Mike Nevens serves as Chairman of the Board NetApp; Board Member Ciena; Senior Advisor to Permira; and previously the Technology Practice Global Leader for McKinsey & Co.
This conversation took place on November 6, 2020.
Q. Mike you had a long career at McKinsey and you’ve been very active with software start-ups. What drew you to Inxeption as an advisor?
A. I’ve known this team for a long time and from the first demo the idea of an infrastructure for B2B online commerce just clicked for me. The understanding that Farzad and the team have of the challenges in B2B commerce is both deep and broad. There have been lots of efforts to deal with helping companies sell online, but they’ve been overly simplified. Other companies have only solved pieces of it. A manufacturing company needs a relationship with a partner to work through complexities and also features like blockchain security. Inxeption is a game-changer for companies who can benefit from having a fully digital channel. B2B ecommerce, or what Inxeption calls I-commerce, is so much more compelling than going to Amazon to buy these services.
Q. At McKinsey, you’ve seen big software integrations up close. How does Inxeption’s approach compare?
A. I had a meeting recently with two brand-name system integrators working with a company I’m involved with. What it boiled down to was that we were $30 million into what was supposed to be a two-month, two-million-dollar implementation. You ask: What’s going on? After two years, nobody had the total view of the problem.
What Inxeption’s done is remarkable. Mark Moore is a brilliant systems architect. They’re way ahead of what’s going on, so much so that sometimes they explain the concept of this platform surrounded by key services to a potential customer and the company says “Oh you can’t do this. You’d need magic.”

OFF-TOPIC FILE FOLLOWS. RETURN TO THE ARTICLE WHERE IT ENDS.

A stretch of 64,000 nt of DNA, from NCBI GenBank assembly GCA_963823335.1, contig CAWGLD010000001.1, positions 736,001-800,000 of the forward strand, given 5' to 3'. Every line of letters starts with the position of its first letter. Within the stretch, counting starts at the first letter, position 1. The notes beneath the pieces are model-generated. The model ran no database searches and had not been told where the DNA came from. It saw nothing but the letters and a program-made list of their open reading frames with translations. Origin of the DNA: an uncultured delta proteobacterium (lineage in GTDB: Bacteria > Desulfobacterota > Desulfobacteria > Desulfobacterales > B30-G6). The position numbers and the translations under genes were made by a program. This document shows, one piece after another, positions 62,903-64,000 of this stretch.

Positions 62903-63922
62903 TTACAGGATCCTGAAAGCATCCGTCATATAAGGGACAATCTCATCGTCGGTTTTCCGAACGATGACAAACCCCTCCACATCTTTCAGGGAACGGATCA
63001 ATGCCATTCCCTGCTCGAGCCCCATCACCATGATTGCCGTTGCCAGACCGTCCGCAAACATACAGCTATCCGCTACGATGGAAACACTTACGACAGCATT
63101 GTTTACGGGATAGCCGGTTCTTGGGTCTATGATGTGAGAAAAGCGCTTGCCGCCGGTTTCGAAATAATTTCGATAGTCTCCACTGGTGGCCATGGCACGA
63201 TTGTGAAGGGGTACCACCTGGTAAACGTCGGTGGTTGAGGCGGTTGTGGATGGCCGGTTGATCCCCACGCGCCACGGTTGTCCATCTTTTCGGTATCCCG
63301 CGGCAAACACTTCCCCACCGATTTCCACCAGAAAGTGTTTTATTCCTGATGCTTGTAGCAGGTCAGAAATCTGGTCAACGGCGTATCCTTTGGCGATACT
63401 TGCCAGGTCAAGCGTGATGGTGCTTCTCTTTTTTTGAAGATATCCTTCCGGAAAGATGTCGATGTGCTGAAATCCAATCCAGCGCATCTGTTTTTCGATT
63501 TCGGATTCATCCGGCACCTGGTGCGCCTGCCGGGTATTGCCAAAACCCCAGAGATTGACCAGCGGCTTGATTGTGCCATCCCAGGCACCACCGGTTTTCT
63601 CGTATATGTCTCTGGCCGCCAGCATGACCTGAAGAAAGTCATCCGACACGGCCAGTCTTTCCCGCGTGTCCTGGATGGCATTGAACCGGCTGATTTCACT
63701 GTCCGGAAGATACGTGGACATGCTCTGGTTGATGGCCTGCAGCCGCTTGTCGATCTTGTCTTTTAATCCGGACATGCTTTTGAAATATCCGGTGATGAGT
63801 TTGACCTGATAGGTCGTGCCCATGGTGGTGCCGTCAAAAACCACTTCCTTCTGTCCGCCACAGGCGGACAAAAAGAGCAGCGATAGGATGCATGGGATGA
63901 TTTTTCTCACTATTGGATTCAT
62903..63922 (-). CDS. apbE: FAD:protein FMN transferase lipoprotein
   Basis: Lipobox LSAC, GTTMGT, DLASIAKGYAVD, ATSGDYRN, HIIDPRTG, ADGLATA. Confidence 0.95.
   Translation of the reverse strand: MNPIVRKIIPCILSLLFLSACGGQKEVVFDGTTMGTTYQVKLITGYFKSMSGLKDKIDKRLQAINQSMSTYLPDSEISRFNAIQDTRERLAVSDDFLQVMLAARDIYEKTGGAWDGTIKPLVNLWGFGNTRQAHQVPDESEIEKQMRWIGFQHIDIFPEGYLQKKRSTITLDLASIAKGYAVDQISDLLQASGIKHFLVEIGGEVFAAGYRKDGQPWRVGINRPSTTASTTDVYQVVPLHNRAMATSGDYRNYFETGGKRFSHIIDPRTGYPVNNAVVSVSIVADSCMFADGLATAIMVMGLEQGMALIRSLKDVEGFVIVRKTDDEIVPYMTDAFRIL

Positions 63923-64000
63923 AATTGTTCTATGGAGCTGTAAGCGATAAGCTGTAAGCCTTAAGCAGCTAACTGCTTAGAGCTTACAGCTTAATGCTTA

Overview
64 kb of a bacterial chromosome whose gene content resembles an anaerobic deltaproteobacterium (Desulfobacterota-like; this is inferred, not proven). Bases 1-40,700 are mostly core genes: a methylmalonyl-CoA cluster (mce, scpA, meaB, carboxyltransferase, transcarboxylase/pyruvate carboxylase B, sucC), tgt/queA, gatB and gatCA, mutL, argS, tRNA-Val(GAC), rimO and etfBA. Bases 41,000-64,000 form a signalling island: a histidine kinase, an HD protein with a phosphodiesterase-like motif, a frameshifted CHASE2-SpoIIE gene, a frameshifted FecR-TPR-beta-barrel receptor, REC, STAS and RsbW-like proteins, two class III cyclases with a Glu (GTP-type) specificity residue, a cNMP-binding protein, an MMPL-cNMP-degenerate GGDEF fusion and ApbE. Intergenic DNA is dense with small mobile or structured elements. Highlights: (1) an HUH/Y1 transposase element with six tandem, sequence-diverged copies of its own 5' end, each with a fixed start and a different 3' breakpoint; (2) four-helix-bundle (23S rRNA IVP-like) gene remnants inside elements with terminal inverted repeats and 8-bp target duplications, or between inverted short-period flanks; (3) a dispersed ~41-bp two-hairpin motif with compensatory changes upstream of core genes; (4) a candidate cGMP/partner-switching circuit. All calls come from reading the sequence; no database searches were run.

It’s not magic. They can do this. They are the real deal.
Q. What is the ‘total view’ other solutions lack?
A. They really do solve what I’d call the whole problem. It would be easier to explain if the company was just, “We can help you get your products online faster.” Yes, they can, but that doesn’t solve the whole problem of industrial commerce. There’s logistics, financing, configuring the system to work with what you’ve got. It’s all important.
What’s just as important is that there is a phrase that is kicking around VCs right now – low code. Inxeption’s approach is really low code. It’s much simpler than anything we have seen before. And yet thanks to blockchain there is security and accountability.
Q. One of Inxeption’s messages is that it can enable incremental transformation. How does that play out for customers?
A. I think customers think about buying software in several steps.
(1) I need something specific right now--like to automate order-entry (2) What are the products that do that and also meet other needs? (3) What about risk-reduction; what is likely to break if I do this? (4) What’s it going to cost?
Inxeption looks good at all these decision-points.
The software can automate a function like order-entry or create an online store and solve a need that is obvious to a customer. You aren’t going to need to put out an RFP for that; that’s a straightforward decision.
They have the technology to integrate the first goal into an existing system but then add other capabilities and services.
The third step may actually be Inxeption’s greatest advantage against most other platforms out there. It’s not a big distracting two-month implementation that turns into two years for 10X the cost. It doesn’t require ripping everything else you’re doing out first.
Finally, the pricing model based on transaction value means they have the most to gain by making you successful. They drive revenues and take a percentage of that growth.
Q. What is the best use case for Inxeption’s model?
It’s pretty broadly applicable. But I also see a use case that I think will develop into a massive business. Take a company like Boeing with thousands of suppliers. If you could put your whole supply chain on the Inxeption platform and manage ordering through that portal it would streamline and rationalize what can be a very fragmented process. Lots of opportunity to take cost and friction out of that process.
Q. What do you see as the next frontier in I-commerce?
A. Fintech is a critical piece of this. When I can integrate purchasing and financing and insurance that’s a big advantage. Getting a credit check into the actual check-out process is big. That’s the step today that makes transactions harder. When you’re selling to smaller companies, you really need to know their credit worthiness before you accept an order. The team is putting those elements in place right now. It’s very exciting.